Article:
Live Oak —
In July 2013, the Suwannee County Board of County Commissioners voted unanimously to adopt an ordinance that would amend the Land Development Regulations that will permit various types of industries to locate on the catalyst site in Western Suwannee County without having to obtain a special permit from the county.
Since then, the “by right” amendment has caused concerns regarding the public’s right to say which industries locate in their county. Concerned citizens have often asked how this ordinance affects them and the catalyst site. The Democrat has answers to these questions.
How big is the catalyst site?
The catalyst site is approximately 500 acres in size.
What zones are located on the catalyst site?
According to Planning and Zoning Director Ron Meeks, only two zoning districts exist within the catalyst site. One hundred acres located on the southwestern side first purchased by the county is zoned as industrial. The industrial zone is divided by a county maintained dirt road with property zoned industrial on both sides. The remaining property, approximately 400 acres in size, is zoned Agricultural 1.
Which zones are affected by the “by right” ordinance?
The “by right” policy applies to both Industrial and agricultural zoned districts. The ordinance also included commercial highway zone to accommodate existing property adjacent to the catalyst site, should the state decide to expand the catalyst site. The property is located in the direction of the US 90/I-10 interchange. Should the state expand the catalyst site, it would also be covered under the “by right” ordinance.
The “by right” ordinance is limited to the catalyst site only.
Which industries are accepted without obtaining a special permit or exception?
There are different types of businesses that could open their doors at the catalyst site without having to receive a special permit from the county. Under LDR-13-16, these businesses include, but not limited to: all agricultural activities, single family dwellings, churches and other houses of worship, cemeteries, public schools or private schools, automotive service and self-service stations, automotive rental services, restaurants, hotels and motels and light manufacturing, assembling, processing, packaging or fabricating in a completely enclosed building. Different types of businesses that would now be permitted without obtaining a special permit included race tracks and industries that could submit hazardous chemicals into the environment.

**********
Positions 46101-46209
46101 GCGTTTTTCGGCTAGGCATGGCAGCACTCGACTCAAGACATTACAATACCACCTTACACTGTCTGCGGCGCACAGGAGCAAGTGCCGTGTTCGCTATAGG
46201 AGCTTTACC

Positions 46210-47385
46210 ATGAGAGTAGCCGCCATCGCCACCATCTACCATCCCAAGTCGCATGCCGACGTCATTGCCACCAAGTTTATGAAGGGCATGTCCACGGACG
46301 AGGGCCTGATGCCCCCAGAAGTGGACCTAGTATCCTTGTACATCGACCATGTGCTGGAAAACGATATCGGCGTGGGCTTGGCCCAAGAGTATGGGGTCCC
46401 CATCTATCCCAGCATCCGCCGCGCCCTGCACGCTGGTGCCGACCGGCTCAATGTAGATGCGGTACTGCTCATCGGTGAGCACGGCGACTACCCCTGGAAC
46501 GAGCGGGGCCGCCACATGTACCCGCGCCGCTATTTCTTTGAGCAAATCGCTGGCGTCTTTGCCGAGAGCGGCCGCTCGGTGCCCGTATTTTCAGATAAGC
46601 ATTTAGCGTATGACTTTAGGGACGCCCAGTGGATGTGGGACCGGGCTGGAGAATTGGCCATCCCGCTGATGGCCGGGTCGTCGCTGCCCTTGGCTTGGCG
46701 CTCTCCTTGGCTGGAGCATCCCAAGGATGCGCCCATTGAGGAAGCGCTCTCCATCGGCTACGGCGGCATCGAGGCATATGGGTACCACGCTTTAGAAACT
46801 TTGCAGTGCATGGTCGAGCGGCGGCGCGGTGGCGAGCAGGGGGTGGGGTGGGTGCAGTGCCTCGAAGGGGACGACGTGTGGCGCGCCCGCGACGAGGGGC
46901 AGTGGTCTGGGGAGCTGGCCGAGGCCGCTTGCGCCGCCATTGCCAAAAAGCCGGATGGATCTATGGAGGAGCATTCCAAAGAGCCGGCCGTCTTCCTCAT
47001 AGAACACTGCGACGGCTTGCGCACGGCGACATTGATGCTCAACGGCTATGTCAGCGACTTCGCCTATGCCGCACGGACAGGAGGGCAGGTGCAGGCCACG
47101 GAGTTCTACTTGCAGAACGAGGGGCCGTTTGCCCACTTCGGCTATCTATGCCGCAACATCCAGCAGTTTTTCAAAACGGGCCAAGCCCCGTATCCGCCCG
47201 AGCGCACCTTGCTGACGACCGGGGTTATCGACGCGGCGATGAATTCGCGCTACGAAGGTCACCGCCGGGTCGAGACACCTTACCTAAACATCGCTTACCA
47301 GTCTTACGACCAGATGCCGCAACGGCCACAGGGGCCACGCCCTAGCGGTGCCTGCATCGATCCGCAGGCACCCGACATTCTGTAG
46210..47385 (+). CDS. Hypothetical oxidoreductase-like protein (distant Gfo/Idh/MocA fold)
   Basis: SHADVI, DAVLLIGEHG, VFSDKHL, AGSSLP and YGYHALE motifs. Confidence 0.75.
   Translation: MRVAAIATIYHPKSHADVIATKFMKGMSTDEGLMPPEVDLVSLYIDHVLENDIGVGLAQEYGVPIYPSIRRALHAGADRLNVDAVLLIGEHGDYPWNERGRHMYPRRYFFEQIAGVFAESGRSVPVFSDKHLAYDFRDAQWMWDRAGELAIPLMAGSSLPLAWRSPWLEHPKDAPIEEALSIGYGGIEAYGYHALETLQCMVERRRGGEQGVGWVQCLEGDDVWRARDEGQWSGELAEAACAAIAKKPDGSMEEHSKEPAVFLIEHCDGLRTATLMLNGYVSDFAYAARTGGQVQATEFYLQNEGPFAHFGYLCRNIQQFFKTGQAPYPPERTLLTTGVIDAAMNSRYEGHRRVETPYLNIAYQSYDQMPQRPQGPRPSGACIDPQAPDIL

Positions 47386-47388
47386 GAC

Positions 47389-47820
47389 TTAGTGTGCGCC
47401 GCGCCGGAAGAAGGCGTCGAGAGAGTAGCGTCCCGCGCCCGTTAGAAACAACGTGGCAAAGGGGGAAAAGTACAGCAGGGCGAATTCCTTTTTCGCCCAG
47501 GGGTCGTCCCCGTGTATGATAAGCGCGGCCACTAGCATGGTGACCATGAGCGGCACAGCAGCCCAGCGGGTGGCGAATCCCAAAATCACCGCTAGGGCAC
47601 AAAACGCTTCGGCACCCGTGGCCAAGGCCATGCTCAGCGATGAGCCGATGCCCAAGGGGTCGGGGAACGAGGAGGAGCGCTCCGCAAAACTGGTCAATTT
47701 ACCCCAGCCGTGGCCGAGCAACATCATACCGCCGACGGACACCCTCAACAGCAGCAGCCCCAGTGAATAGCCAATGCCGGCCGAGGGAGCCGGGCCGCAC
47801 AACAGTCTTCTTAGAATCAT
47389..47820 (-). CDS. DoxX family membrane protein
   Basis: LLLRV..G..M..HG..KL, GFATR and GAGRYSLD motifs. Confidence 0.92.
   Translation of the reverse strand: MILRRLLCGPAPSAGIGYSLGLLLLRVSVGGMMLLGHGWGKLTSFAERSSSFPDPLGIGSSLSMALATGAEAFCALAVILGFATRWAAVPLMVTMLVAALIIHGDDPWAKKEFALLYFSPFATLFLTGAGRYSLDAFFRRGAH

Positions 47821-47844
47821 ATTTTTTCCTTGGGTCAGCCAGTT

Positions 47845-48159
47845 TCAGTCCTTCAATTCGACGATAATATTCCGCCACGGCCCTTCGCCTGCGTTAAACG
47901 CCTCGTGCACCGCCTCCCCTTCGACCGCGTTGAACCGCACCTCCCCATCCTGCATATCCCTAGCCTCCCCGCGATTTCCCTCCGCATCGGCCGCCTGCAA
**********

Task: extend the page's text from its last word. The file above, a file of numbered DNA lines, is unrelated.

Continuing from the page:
Did the “by right” ordinance take public hearings away?
Yes, but not all of them. Currently, if a company sought a piece of property at the catalyst site, no public hearings would be necessary since the board of county commissioners voted unanimously to allow businesses to locate at the catalyst site “by right,” which would waive certain requirements companies would have to adhere to, including obtaining county permits.
If a company purchases county-owned property on the catalyst site, two public hearings are required for the county to enter into a development agreement with the proposed company, as required by the Florida Statutes.
At a county commission meeting on Jan. 21, the Suwannee County Planning and Zoning Board of Adjustments will recommend a resolution that will require two public hearings before the commissioners prior to a company seeking to locate at the catalyst site. However, the recommendation will have to pass two public hearings before the county commissioners before it becomes law.
If the recommendation passes, the two public hearings would be in addition to the required hearings, should a company seek to enter into a development agreement with the county.
Can the commissioners deny selling the property to a company?
If the company has met both state and federal standards and regulations and qualifies under the broad scope of allowable uses, with “by right” in place, the commissioners have no right to deny or approve a company’s rights to the site, despite having public hearings. Should the county refuse to sell the property to a company who meets all requirements, the county could face a lawsuit by the company.
How can the “by right” ordinance be amended?
In order for the commissioners to have a say in which companies locate here, the board would have to vote and approve a text amendment to the land development regulations for the catalyst site. This would require deleting the language under the permitted principal uses and structure portion of the land regulations. The commissioners would then send that change to the planning and zoning board, which will generate a recommendation and then go back before the county commissioners for two public hearings.
By deleting the permitted principal uses and structure text, companies would then be subject to the special exceptions and special permit process and would restore public hearings with the power to approve or deny.